It’s a great movement among Southern Baptist in the late ’70s. I was just in my late 20s at the time. And then throughout the ’80s and ’90s, we saw the denomination turn around. That was incredible. It has never happened really before for a major denomination, which was drifting left, to make a U-turn and come back to its conservative biblical roots. That was all about the inerrancy of the Bible, the authority of Scripture.
Now all these years later, we have a new generation on the rise. I am personally confident in the new generation of Southern Baptists.
We have a mission network. Our network cooperates with North American Mission Board of Southern Baptist Convention to start and plant churches and help pastors get going. So I’m very encouraged about Southern Baptist churches. You know, the Southern Baptist Convention is not a denomination per se, it is a convention. So every church is autonomous.
I’m seeing young pastors on the rise and new churches that are being planted and developed that speaks well for the future of the Southern Baptist Convention. So I’m encouraged and hopeful that the best day for the Southern Baptist Convention churches is on the way.
CP: How has Prestonwood been able to grow from a church of about 7,000 members to a church of 45,000 members under your leadership?
Graham: One of the key elements has been a vibrant worship service. You ask anyone who goes to a church the first time or the congregation, they’ll probably tell you about going to hear the message.
The message, what the church is preaching and teaching, is still critical for people who are looking for a church and maybe even those who are looking for God in their lives. They want to know, what’s your message, what’s your message about God.
So the message needs to be clear and in an environment of vibrant worship, elevating worship.
But there are also small groups. We have a small group strategy where we have hundreds, literally, of small groups and classes that involve people in the congregation. They are the teaching groups, the fellowship groups, the disciple groups, the ministry groups that work within the structure.
We have this incredible structure for adults as well as children and students that teach the church being the church and not just a crowd in bringing people into full development as believers and followers of Christ.
And then giving people an opportunity to serve and making ministry opportunities available for members and witness opportunities.
I was telling you earlier about our mission partnerships. Most churches do it today, here 30 years later. … But when we begin to think of what if we got our people actually going the mission field. Now, in the world, we can now go places — whether it’s across the street or across the world — and preach the Gospel. And our members can go and they can share and they can witness and they can build churches physically as well as leading people to Christ.
And so once you propel people and equip people to go, then that changes your church from being self-centered and internally focused to being externally and eternally focused on what matters most when it comes to getting people to Heaven.
CP: What do you make of the recent debates that have broken out in SBC circles surrounding the idea of women preaching in the church?
Graham: Southern Baptist churches are in agreement. [I would say] 90 percent are in agreement. Not sure what the real number is. But in our doctrinal statement, it says the lead pastors, the preaching, teaching pastors of the church is, according to Scripture, a male. It’s a man. I don’t see that changing anytime soon with the Southern Baptist Convention. Beth Moore believes that herself and has said so.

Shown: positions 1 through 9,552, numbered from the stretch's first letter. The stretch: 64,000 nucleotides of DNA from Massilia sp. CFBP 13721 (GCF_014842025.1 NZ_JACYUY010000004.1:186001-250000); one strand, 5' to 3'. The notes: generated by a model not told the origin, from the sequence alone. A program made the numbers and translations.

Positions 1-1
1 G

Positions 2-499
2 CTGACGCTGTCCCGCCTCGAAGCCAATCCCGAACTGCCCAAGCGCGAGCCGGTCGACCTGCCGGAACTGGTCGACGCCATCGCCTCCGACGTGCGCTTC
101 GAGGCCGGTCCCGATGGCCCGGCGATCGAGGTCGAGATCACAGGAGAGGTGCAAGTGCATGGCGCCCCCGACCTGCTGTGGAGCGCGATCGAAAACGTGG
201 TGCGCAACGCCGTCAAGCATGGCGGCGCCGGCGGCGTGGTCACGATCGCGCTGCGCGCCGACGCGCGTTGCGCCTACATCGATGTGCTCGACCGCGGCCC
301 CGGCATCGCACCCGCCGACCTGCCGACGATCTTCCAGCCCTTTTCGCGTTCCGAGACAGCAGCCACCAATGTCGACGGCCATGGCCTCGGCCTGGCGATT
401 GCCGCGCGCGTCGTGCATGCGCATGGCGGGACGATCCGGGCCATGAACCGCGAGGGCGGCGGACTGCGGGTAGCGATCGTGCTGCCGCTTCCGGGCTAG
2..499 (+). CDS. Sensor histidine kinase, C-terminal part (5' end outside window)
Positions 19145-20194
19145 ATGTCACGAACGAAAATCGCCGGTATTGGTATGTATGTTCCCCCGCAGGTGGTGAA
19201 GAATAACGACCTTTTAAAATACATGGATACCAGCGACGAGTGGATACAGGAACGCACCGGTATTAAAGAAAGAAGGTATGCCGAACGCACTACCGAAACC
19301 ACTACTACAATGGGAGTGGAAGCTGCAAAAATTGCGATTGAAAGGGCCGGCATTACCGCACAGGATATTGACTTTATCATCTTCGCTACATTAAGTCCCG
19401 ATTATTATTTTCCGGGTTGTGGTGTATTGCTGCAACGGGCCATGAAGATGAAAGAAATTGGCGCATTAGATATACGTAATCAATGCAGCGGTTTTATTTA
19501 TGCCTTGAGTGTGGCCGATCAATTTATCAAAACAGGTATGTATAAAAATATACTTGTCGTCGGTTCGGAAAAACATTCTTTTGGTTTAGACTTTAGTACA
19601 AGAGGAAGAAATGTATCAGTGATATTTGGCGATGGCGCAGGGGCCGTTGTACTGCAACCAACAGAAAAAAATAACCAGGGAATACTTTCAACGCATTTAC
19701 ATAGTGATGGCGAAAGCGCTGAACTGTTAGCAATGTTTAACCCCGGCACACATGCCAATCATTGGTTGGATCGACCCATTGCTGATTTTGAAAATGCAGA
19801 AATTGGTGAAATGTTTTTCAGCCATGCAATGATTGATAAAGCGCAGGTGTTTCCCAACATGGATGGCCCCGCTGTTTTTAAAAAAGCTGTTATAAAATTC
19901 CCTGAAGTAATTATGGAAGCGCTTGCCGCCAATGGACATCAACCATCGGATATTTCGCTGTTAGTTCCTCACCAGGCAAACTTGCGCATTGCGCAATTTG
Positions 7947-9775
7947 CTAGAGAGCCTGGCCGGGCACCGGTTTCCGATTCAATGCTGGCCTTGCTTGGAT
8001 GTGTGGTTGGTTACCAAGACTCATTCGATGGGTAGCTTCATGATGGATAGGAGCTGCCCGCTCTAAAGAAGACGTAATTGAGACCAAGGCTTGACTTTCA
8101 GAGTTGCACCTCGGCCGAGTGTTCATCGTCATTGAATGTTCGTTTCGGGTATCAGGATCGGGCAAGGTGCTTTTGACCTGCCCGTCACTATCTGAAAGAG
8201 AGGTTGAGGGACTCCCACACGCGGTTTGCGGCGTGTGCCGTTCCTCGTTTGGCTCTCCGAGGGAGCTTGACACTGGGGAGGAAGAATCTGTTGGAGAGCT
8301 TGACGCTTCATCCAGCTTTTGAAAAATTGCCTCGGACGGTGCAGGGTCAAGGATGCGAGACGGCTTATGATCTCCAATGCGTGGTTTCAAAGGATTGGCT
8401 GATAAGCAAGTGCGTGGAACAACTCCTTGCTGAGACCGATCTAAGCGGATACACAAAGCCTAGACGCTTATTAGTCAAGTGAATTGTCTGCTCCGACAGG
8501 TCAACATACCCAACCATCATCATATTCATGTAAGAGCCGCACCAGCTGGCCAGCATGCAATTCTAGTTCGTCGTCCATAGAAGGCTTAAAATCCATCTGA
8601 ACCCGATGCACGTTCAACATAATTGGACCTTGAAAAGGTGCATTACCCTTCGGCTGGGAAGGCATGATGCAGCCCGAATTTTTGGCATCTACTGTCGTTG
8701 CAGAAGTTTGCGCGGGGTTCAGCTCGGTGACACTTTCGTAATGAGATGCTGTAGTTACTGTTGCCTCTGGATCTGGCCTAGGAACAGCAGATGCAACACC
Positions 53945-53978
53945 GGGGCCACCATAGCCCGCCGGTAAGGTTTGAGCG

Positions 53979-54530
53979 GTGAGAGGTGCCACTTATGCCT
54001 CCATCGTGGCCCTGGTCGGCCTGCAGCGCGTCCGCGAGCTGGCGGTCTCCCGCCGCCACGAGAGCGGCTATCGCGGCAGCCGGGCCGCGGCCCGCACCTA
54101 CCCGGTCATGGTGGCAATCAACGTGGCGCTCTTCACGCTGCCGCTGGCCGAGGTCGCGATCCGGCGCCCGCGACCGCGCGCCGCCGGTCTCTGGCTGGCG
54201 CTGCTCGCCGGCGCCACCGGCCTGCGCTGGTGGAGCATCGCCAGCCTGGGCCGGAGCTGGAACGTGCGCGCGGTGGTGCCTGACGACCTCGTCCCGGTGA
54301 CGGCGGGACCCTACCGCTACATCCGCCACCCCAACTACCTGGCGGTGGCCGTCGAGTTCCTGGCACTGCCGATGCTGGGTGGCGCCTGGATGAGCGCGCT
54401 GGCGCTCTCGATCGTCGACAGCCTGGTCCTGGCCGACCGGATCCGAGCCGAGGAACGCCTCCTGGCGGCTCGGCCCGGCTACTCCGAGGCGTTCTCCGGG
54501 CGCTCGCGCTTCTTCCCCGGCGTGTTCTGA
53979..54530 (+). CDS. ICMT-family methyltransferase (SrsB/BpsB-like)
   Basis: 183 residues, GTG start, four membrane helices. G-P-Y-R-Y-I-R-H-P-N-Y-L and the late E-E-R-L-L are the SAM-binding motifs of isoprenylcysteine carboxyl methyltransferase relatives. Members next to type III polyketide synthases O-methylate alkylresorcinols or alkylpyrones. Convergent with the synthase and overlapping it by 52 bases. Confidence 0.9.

The issue of women preaching in churches, I defer to local churches on that. I can only tell you what we do. We do not have a woman preaching to the gathered church on a Sunday morning. That’s an issue of church authority and the role and responsibility of the pastor. And God called men who are in a position to teach.
So that’s what we do. That will be up to every local church to determine how they are going to interpret the preaching ministry of their congregation. So I don’t know what else to say about that. Other than that’s where I am.
I personally think the problem has been exaggerated on social media. Here’s what I really believe: We need to get back to focusing on the Gospel and fulfilling the Great Commission to evangelism and missions. And we seem to be getting sidetracked a lot with the issues that are in important but not the important thing.
And this whole issue of complementarianism versus egalitarianism, these are debatable issues that people are talking about on social media. But we need to get focused. Southern Baptist churches need to get focused on reaching their communities for Christ … That needs to be first and foremost and forever. The goal and the mission of Southern Baptist Churches.
CP: What do you think about the sex abuse proposal at the SBC annual meeting this week to hold churches accountable for not taking action or covering-up sexual abuse allegations?
Graham: I am glad the Southern Baptist Convention is speaking to the issue. It certainly needs addressing. Every church should be on guard to protect children and to help victims. And we as a church, and I know thousands of Southern Baptist churches are aware of the issue, alert to the issue. We’re clear and going forward as to how we should go about it in a more intentional way to protect children.
It is not the issue that the Roman Catholics have had, at least not to that level. But what I would say is that one is too many. So we should care about everyone and every person in every church.
And so I’m grateful for the leadership of Ronnie Floyd, our new executive director, who has spoken to this issue most recently and done it quite well. And I’m sure coming out of Southern Baptist Convention, we will have a clear statement to the world and safeguards in place to help churches. Again, the denomination itself can only speak to the issue and offer churches an opportunity to get better. And what we’re doing, certainly I’m supportive.